So . . . saving into a pension plan (or some other long term savings vehicle) to build a fund we won’t access for 20 or 30 years . . . is not on the Chimp’s agenda.
And being able to wait for results over that time-frame demands extraordinary patience.
Most of us have few options
The truth is that most of us ‘ordinary’ mortals won’t make a fortune as a superstar in business or entertainment… or ‘day trading’ 🙁
… despite what you might be told by some self-appointed sage, standing on a stage… making promises that ‘making big money’ is easy for everyone.
You and I know – that this is simply not true.
So, most of us have very few options in this wealth building game – we can either:
- Start early enough on our savings, making the journey easy and the outcomes good or
- Leave it very late before starting our savings – making the journey a hard one and the likely outcomes bad.
It’s really just simple maths!
The really scary thing about this second route is that we’re likely to take bigger risks with our money…
… as we attempt to catch up with those who headed up the easier road… many years earlier.
And with bigger risks comes the possibility of a complete financial ‘wipe out’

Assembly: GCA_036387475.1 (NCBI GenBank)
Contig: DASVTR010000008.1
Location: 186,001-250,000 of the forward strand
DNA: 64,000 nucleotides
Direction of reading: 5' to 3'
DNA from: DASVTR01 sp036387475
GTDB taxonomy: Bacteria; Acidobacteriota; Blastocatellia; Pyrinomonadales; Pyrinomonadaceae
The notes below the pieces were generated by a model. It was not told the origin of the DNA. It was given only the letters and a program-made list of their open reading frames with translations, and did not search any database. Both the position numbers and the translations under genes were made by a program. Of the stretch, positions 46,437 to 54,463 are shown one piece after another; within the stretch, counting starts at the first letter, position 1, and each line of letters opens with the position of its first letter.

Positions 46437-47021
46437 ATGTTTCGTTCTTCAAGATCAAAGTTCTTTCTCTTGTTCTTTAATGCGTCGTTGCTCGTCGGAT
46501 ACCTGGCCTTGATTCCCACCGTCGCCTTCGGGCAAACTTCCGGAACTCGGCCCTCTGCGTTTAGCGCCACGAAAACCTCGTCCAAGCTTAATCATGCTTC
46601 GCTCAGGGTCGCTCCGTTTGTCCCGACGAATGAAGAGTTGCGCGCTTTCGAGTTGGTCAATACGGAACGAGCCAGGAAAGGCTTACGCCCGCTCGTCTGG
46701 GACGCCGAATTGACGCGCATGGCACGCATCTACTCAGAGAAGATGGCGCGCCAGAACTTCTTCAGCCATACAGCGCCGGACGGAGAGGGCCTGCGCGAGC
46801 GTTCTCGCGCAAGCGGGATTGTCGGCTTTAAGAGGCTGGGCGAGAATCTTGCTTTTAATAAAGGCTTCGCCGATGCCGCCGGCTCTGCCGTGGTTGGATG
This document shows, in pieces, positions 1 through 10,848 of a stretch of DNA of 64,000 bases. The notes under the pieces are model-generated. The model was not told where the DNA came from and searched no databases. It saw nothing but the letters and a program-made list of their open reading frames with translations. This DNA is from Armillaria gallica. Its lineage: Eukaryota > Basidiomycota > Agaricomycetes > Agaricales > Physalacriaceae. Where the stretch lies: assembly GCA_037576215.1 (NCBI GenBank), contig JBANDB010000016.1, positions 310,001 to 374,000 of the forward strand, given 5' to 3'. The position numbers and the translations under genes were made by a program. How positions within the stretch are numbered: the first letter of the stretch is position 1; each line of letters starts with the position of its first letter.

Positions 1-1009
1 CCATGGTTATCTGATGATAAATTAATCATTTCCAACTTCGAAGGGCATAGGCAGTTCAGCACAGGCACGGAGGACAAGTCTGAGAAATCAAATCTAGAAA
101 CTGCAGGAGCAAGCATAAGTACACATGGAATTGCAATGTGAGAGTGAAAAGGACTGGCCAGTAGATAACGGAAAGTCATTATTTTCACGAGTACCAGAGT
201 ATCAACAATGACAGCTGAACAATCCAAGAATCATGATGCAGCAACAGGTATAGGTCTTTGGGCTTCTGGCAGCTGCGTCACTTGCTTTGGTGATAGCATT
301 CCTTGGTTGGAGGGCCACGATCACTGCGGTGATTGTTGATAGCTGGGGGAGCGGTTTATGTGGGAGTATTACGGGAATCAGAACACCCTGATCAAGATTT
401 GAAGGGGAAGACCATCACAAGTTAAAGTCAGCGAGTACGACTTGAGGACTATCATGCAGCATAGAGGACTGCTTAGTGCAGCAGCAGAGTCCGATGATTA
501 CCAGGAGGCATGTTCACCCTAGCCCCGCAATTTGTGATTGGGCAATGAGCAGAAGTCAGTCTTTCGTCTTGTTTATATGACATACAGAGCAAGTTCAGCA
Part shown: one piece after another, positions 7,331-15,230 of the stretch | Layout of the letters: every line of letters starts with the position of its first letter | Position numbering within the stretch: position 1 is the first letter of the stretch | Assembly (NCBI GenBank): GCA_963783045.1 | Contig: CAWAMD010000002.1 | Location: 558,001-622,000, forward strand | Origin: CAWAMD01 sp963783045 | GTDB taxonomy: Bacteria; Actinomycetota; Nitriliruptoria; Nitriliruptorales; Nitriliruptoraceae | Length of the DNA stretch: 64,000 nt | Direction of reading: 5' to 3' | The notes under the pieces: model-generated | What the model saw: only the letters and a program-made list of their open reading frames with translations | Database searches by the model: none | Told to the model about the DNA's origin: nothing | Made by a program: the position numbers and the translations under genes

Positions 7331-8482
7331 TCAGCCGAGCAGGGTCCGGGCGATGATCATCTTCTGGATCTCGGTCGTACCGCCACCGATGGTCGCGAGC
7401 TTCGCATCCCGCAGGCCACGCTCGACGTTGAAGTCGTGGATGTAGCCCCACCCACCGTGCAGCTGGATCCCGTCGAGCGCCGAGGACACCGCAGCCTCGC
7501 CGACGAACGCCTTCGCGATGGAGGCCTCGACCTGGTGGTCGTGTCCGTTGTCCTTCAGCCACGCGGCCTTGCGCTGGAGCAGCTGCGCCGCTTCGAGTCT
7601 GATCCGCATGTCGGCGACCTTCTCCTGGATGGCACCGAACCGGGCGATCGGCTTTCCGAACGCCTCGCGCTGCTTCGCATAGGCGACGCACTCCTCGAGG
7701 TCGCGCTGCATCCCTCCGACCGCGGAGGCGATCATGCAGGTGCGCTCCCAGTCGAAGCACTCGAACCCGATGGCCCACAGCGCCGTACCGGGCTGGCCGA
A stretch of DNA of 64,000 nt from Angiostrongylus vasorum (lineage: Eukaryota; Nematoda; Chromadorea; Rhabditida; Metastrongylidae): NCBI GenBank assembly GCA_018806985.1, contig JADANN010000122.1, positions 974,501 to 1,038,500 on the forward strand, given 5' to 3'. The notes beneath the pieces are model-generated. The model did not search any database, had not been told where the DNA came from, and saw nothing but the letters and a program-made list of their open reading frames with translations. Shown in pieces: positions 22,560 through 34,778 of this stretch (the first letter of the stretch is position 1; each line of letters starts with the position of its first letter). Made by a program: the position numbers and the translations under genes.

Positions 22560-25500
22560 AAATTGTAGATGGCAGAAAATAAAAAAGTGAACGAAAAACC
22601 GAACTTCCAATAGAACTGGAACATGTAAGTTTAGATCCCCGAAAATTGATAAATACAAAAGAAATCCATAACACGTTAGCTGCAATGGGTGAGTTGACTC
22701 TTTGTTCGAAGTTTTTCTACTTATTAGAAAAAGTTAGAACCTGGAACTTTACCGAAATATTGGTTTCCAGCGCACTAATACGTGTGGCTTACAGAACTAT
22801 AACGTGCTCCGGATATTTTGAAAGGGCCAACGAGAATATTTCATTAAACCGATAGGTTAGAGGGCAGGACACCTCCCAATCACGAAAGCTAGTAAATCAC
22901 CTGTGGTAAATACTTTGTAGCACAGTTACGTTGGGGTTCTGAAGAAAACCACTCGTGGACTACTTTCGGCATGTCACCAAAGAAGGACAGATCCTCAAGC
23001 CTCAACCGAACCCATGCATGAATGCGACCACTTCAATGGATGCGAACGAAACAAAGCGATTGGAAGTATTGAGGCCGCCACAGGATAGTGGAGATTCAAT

Now try this thought experiment
Imagine what you could have right now (or at least in the next few weeks) . . . if you really wanted it:
1. An amazing exotic holiday?
2. A long weekend away?
3. A new car?
4. A new computer or TV
What would you have?
Well, whatever it is for you (within reason) – and even if you don’t have the cash available right now – you could probably have that thing very soon!
You simply have to organise the credit – or bend your credit card.
So, you might say:
You can have whatever you want!
Now project yourself forward in time – to when you’re around 55 years of age.
And trust me, the statistics don’t lie. More than 98% of 35 year olds reach age 55.
Now ask yourself this question:
What do you want now?
What do you want, at age 55, more than anything else?
The chances are that you’ll want a ‘well-earned rest’
The trouble is – unlike when you were younger – unless you have some funds to call upon – you’re not going to get what you want.
Those financial companies won’t want to lend you hundreds of thousand pounds to take a holiday for the rest of your life.
You simply won’t be able to have it.
Getting to 55 with ‘nothing’ in the kitty for your later years means that you’ll be working for a very long time.
And that might be okay – for some people.
I understand that Yoga teachers can happily carry on into their 80’s although I guess the competition from younger Yoga teachers is hard 🙂
But if you want to have what you’re going to want when you’re 55 – please just do something about it now…
… or at least in the next few weeks and months.
The water is getting hotter every day – even if you’ve not noticed it.
If you’re in your 30s or 40s and want to learn how to get more control of your money, start with this straightforward Insight to learn about the money questions we all share.
And be sure to sign up to the newsletter for more ideas to make more of your money and earn more of it too
Thanks for dropping in,